DACA students’ guide to filling out the FAFSA
illing out the Free Application for Federal Student Aid (FAFSA) is notoriously difficult. Not only is it a long process, but it requires a lot of very specific information about both parent and student that can only be found by dredging up tax documents and other financial paperwork.
If you or your child is involved in the Deferred Action for Childhood Arrivals (DACA) program, things get even messier. For most immigrant families, this extra layer of complexity probably comes as no surprise. This guide outlines the type of aid available, details on filling out the FAFSA and where else to look for financial aid.
What financial aid are DACA students eligible for?
DACA and other undocumented students do not qualify for federal financial aid, including student loans and grants. However, DACA students may be eligible for state- or college-based aid.
The following states provide financial assistance to DACA students and other undocumented immigrants:
- New Jersey.
- New Mexico.
- New York.
Some states let DACA students pay in-state tuition, but other states charge out-of-state tuition, even if the student is a resident of that state.
To qualify for in-state tuition, DACA students usually need to have graduated from a local high school and pledge to apply for citizenship after they graduate college.
How to fill out the FAFSA with DACA status
Only DACA students with a Social Security number (SSN) can fill out the FAFSA. If you have DACA status, you can apply to get an SSN if you don’t have one already.
The FAFSA will ask if you’re a citizen, so DACA students should answer no for that question. While the FAFSA will ask for your parents’ SSNs, it won’t ask if your parents are citizens.
Parents without an SSN should use the number 000-00-0000 when asked for their SSN. Even though undocumented immigrants often have an Individual Taxpayer Identification Number (ITIN), they cannot use that in place of an SSN.
DACA students have to include information from their parents’ previous tax return on the FAFSA, along with their own income and tax information. They can link to those details directly through the IRS data retrieval tool or manually input the figures.
Other resources for financial aid
The FAFSA is not the only way to find financial aid for college. Below are some other programs DACA students may be eligible for.
State-based financial aid programs
The National Association of Student Financial Aid Administrators compiles a list of state-based grants and scholarships. The amounts and eligibility rules vary depending on the state.
For example, California offers the Dream Act scholarship, which provides up to $12,630 a year for students who are not eligible to file a FAFSA and who graduated from a California high school.
Many schools that offer financial aid to DACA students require that students fill out the College Board CSS Profile to become eligible. The CSS is similar to the FAFSA, except students without an SSN can fill it out.
DACA students are eligible for private scholarships and grants. Here is a partial list of scholarships available to DACA recipients.
TheDream.US Opportunity Scholarship
This scholarship is available to DACA students who live in a state where they are ineligible for in-state tuition.
These states include:
- North Carolina.
- North Dakota.
- South Carolina.
- South Dakota.
- West Virginia.
Applications for the current scholarship round are due on Jan. 28, 2021. The scholarship will pay up to $20,000 a year for four years. Scholarship winners have to use the funds at one of the following partner colleges:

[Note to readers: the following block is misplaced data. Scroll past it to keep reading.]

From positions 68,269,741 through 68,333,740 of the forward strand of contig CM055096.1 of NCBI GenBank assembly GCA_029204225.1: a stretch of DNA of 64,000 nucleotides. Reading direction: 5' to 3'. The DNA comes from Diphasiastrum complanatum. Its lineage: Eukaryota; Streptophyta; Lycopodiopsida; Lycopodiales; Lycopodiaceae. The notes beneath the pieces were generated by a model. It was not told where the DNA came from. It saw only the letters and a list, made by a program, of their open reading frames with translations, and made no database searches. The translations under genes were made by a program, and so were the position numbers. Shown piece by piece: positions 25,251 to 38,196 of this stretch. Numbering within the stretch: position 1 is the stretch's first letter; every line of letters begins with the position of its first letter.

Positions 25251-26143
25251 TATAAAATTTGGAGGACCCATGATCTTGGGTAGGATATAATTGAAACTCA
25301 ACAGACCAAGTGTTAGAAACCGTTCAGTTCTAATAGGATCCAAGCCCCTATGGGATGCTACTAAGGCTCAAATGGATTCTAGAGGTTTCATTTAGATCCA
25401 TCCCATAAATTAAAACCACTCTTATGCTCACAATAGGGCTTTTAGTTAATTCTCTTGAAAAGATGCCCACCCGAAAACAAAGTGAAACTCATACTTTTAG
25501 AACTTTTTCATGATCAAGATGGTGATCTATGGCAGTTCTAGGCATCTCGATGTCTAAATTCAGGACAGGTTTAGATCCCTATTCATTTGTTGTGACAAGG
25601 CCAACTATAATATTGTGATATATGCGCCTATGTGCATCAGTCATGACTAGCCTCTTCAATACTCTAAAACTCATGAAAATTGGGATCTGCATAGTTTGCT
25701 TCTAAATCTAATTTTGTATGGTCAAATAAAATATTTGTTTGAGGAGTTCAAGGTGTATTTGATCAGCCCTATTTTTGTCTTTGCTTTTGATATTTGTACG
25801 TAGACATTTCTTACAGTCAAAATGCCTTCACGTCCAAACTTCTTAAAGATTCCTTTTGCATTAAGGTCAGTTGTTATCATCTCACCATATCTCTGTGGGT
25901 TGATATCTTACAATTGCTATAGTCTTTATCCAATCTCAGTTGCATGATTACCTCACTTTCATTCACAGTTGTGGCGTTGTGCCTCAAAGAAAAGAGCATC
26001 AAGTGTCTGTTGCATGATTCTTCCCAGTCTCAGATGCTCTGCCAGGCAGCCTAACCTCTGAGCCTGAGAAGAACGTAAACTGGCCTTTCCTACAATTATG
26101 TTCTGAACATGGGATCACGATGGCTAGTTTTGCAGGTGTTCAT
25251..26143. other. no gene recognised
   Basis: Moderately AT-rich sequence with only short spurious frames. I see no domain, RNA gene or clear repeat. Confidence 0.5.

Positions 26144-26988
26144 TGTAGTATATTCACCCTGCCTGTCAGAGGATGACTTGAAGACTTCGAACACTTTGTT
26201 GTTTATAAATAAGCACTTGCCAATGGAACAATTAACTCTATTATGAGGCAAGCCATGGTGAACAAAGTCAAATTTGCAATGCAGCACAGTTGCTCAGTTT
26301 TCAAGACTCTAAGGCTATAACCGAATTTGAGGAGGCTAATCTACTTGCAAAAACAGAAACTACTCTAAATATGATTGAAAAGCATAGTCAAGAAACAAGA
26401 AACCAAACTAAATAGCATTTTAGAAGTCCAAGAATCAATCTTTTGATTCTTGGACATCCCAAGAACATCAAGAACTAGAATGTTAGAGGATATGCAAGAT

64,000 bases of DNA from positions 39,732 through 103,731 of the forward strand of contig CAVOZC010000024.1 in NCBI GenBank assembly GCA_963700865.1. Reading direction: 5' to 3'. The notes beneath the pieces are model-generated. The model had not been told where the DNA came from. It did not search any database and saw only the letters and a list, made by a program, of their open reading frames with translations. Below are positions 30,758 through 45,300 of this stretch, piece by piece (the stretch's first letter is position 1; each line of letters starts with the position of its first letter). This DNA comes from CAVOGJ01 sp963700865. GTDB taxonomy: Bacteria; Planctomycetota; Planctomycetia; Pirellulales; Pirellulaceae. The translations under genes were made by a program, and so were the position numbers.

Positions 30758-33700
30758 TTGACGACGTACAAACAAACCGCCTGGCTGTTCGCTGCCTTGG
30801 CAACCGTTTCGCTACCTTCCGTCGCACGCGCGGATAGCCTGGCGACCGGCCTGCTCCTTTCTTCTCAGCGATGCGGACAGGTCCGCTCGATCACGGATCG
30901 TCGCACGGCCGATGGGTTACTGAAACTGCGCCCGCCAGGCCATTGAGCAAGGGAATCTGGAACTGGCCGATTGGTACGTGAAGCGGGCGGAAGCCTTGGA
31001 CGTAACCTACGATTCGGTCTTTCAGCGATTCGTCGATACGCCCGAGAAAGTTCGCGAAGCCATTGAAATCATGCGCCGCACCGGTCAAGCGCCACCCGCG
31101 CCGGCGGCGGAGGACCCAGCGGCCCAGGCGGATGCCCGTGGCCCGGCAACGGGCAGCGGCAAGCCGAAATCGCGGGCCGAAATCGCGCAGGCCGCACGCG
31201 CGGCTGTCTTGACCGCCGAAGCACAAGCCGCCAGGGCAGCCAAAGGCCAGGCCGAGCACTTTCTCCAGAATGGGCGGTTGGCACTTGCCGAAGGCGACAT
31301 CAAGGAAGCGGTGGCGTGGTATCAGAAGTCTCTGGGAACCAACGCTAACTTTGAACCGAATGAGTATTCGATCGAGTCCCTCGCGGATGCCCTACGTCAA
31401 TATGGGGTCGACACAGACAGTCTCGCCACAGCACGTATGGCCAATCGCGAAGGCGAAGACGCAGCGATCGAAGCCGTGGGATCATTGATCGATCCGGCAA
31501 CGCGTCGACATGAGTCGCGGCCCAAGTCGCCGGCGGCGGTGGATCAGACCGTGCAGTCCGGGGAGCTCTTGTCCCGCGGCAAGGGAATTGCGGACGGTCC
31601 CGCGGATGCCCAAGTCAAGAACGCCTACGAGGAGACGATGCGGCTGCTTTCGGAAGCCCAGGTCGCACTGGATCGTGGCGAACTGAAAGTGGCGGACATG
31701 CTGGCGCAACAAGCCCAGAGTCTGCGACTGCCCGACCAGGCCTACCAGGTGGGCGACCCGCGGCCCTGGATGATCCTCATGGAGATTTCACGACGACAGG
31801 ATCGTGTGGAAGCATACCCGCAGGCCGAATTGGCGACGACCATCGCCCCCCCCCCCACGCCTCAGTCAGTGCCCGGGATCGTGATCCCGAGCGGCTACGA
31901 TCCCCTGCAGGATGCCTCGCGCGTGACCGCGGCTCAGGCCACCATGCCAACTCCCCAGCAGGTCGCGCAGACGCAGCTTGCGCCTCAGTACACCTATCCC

- Christian Brothers University.
- Delaware State University.
- Eastern Connecticut State University.
- Trinity Washington University.
TheDream.US National Scholarship Program
Unlike the Opportunity Scholarship Program, this scholarship is for DACA and other undocumented students who are eligible for in-state tuition at the college they want to attend. The deadline for scholarship applications is Feb. 25, 2021.
The money can be applied toward tuition at one of the 70-plus partner colleges, including schools like Rutgers University, Hunter University, Arizona State University and the University of Houston. A full list can be found on TheDream.Us’ website.
The scholarship will pay up to $16,500 annually for an associate degree and up to $33,000 per year for a bachelor’s degree, up to four years in total.
Hispanic Scholarship Fund Scholarship
High school seniors, undergraduate students, graduate students and community college students transferring to a four-year college are eligible to apply for this scholarship. The amount awarded is between $500 and $5,000, depending on the student’s need.
Students must be of Hispanic heritage and can major in any subject, but STEM majors are preferred.
Ascend Educational Fund Scholarship
This scholarship is available to immigrants with either undocumented or documented status. Students must have graduated high school from one of New York City’s five boroughs.
The scholarship amount ranges from $2,500 to $20,000 per year, depending on the cost of tuition, room and board, books and other expenses. Funds can be applied to any accredited two-year or four-year institution in the U.S.
PepsiCo Cesar Chavez Latino Scholarship
Undocumented and documented students of Latino descent from Arizona or California can apply for this scholarship. It provides $5,000 a year but will be discontinued after 2021.
DACA students should also search for city, regional and state scholarships in their own area. A partial list of smaller local scholarships is available on the Immigrants Rising website.
Story by: Zina Kumok
Click here for original story